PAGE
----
Townsend: Absolutely. The game makes people more comfortable with having an instrument and developing that motor skill. It’s about being OK with screwing up, and practicing and getting your rhythm right. I’m hoping a lot of the artists really see this as the gateway to get people re-involved in the hip-hop community.
**Paste**_: How did Daft Punk get on board?
Townsend: I think it had something to do with a unicorn, a leprechaun shitting cupcakes and all of my dreams coming true. I was on cloud nine. Those guys are so soft spoken, but so positive. The guys explained, in French, that "We believe in DJ Hero_, so we want to be a part of it." You’re just like [jaw drops]. They’re always working, so once we were able to get around some deal terms, it just took off—they were totally available. They were really stoked about the mixes they made with us—they even helped with the editing.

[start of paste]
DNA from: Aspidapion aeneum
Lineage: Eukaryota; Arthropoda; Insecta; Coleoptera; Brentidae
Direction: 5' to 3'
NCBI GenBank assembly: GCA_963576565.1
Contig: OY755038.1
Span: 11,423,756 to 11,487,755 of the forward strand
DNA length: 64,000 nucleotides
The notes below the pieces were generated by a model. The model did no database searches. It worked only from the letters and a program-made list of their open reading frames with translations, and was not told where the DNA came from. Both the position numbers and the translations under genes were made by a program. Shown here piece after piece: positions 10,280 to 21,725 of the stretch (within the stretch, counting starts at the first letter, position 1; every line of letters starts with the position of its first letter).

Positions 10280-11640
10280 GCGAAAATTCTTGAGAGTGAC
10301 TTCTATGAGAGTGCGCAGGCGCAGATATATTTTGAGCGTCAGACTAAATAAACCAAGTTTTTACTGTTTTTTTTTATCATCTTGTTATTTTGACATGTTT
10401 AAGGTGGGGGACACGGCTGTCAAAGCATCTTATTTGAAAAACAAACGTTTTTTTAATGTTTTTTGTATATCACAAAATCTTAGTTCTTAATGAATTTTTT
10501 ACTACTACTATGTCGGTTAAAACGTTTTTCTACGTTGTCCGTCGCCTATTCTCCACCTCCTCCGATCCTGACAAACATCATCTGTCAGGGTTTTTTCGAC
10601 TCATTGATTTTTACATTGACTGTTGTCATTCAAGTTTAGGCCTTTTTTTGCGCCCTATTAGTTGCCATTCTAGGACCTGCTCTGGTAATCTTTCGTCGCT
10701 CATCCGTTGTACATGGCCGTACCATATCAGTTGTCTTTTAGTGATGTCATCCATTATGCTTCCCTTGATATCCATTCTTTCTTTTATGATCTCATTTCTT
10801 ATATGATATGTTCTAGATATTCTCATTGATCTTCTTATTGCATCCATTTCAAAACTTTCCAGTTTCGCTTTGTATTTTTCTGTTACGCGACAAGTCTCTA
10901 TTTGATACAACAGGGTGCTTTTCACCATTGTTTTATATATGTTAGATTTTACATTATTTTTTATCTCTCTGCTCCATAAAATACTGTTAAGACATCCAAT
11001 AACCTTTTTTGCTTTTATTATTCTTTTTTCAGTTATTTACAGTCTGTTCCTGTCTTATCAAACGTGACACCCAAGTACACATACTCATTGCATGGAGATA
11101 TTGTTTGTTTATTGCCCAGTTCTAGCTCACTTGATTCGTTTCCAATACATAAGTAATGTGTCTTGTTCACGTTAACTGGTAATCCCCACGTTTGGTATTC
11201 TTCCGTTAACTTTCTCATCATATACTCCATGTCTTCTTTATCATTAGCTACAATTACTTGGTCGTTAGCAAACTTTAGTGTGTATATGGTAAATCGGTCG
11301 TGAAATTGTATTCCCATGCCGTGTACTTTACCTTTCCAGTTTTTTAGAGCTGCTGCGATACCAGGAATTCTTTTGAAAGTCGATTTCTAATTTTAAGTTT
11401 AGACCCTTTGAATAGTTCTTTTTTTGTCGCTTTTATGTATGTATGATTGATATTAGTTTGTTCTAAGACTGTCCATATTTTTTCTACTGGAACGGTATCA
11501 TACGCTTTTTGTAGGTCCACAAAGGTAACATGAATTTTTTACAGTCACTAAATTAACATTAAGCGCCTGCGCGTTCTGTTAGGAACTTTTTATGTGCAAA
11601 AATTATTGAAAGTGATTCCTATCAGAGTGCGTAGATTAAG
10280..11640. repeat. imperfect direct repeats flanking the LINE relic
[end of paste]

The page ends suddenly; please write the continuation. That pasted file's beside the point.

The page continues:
Paste: Video game culture is a subculture. But with this and music, you’re merging two subcultures to make something gigantic. What does it say that in 2009, the biggest stars in the world are on video games?
Townsend: I think we’re absolutely at a new era in video games. We started to see this when the video game industry became more valuable than movies. Everyone’s eyes opened, but I don’t know that anyone fully bought into it. When we look at, for example, Call Of Duty, it’s immense—those guys just say casually, “Yeah, I think we moved 5 million units this morning.” And its just like "What?! What the hell?” I think that’s where we are.